Commissioners approve school plan for major technology program - WBTV 3 News, Weather, Sports, and Traffic for Charlotte, NC

Commissioners approve school plan for major technology program

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An Apple for teacher?  It's more like one for every middle and high school student in Iredell County, and in this case, it's not something you eat.

School leaders in Iredell County had to go a few rounds with commissioners in order to get a new project approved, but now they say this project will dramatically change the way students are taught. 

Wednesday morning at North Iredell Middle School there were no nets swishing, and no points on the board, but the crowd inside the gym was on its feet, and some of the loudest cheers were for the superintendent and the principal.

But the excitement is really for technology, and a new program that will put an Apple Mac Book Air in the hands of every middle and high school student here.

"This is not about devices, it's about blended learning and the device is simply the tool that enhances blended learning," Superintendent Brady Johnson told WBTV.  "These kids have grown up with technology, it's not second nature to them, it's the way they choose to learn, that's what's so exciting a bout this and how it dovetails nicely with the blended learning model."

Blended learning is a combination of technology and traditional teaching tools.  It's already widely used, but a $20 million federal grant and some local money will mean that for students in ISS will be on the same page, or same device.

The system will lease the equipment from Apple, making it easier to refresh the devices when needed.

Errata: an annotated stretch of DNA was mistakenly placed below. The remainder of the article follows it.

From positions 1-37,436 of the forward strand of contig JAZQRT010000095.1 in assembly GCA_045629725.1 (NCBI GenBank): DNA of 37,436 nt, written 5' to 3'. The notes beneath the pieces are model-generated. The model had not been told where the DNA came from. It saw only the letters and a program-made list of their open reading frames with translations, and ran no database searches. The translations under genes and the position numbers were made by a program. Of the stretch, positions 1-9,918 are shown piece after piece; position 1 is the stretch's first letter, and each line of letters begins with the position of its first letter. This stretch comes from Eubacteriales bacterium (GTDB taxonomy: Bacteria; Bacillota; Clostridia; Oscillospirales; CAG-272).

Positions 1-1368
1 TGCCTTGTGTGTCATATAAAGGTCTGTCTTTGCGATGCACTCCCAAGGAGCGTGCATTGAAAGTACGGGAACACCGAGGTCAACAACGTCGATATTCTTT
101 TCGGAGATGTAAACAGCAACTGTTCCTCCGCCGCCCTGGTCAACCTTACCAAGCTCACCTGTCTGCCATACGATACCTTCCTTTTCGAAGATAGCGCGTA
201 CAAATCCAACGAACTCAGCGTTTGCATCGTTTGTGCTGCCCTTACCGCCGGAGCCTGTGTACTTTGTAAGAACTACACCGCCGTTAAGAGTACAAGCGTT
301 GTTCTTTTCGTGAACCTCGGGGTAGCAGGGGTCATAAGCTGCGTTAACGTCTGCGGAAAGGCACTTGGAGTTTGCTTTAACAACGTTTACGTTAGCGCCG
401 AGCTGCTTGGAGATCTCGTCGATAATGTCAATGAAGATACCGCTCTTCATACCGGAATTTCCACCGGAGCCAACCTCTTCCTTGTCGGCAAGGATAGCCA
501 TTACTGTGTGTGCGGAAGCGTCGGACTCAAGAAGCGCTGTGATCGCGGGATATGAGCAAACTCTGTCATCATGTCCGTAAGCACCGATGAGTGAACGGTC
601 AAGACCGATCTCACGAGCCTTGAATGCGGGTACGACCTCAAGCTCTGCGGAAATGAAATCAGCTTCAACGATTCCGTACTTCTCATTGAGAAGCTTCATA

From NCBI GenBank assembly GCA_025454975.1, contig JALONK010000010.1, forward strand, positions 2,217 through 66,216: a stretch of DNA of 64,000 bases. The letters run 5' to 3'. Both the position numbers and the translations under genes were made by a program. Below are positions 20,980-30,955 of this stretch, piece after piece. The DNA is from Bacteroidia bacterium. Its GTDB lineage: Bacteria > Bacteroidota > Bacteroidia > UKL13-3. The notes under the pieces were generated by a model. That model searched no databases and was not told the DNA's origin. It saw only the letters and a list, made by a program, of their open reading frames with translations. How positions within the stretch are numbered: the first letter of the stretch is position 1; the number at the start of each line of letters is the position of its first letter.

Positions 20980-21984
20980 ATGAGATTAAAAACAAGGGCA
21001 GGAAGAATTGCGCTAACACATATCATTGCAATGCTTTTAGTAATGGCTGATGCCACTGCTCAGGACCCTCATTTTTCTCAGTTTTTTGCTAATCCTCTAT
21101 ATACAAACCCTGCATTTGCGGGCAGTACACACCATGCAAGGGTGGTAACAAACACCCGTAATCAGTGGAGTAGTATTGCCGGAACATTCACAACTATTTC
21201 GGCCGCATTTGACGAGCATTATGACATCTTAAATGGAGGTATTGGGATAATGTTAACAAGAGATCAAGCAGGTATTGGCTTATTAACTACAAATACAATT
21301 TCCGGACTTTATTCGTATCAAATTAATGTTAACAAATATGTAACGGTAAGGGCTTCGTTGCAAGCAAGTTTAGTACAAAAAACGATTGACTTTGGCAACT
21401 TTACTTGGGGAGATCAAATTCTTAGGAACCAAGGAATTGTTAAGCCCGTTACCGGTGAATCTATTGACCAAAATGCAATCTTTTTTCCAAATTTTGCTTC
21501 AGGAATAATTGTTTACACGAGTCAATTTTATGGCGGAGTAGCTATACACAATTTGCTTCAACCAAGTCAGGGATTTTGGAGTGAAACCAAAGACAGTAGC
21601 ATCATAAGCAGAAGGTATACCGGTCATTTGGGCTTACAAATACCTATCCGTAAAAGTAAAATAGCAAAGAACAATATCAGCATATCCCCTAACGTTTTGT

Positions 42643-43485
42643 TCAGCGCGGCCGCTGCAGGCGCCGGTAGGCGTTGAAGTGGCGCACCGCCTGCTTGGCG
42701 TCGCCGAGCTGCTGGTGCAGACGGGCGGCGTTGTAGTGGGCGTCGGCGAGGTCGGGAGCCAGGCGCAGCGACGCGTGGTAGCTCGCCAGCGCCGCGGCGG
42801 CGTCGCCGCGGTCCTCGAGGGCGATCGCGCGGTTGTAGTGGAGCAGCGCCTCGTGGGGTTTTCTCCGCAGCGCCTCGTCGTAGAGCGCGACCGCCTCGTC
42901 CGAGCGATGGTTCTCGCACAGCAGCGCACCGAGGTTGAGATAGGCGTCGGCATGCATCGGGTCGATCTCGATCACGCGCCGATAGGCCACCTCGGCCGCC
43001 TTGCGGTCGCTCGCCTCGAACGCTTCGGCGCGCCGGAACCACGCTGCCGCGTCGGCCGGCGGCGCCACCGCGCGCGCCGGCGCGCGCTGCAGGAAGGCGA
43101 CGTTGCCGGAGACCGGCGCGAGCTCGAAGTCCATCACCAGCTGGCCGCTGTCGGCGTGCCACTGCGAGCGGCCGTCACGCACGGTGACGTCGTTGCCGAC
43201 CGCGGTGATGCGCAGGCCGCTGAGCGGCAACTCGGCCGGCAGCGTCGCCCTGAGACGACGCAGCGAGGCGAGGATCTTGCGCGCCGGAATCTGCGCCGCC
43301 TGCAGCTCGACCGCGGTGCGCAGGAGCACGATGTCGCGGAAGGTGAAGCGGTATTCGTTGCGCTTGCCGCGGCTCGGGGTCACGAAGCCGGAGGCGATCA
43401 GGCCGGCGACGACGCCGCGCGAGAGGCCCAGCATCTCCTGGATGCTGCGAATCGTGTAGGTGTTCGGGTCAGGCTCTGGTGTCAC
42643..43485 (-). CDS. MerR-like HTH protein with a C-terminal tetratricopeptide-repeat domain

It's what happens at the end of three years when the federal grant runs out that had some commissioners concerned enough to vote down this proposal before approving an amended one Tuesday night. 

"We have to develop a sustainability plan at the end of three years for replacement of computers, purchase of more computers, bookbags, etc," said Board of Education member and former teacher John Rogers.  "It just opens the whole world up, it gives opportunities they can take it home they can use it at home do all their projects use it at school."

Students are clearly excited about it.  They'll be able to carry the devices home, and for a generation already completely plugged into technology, it's a natural fit.

"I think it will help us on our projects, research things easier," said 8th grader Kadree Campbell. 

"You get to take notes on it, and the teachers don't have to take their time to print out stuff," added student Claire Foy. "It's a lot easier to research things."

With the approval coming from commissioners, the first computers could be in the hands of students in the first four schools by March.

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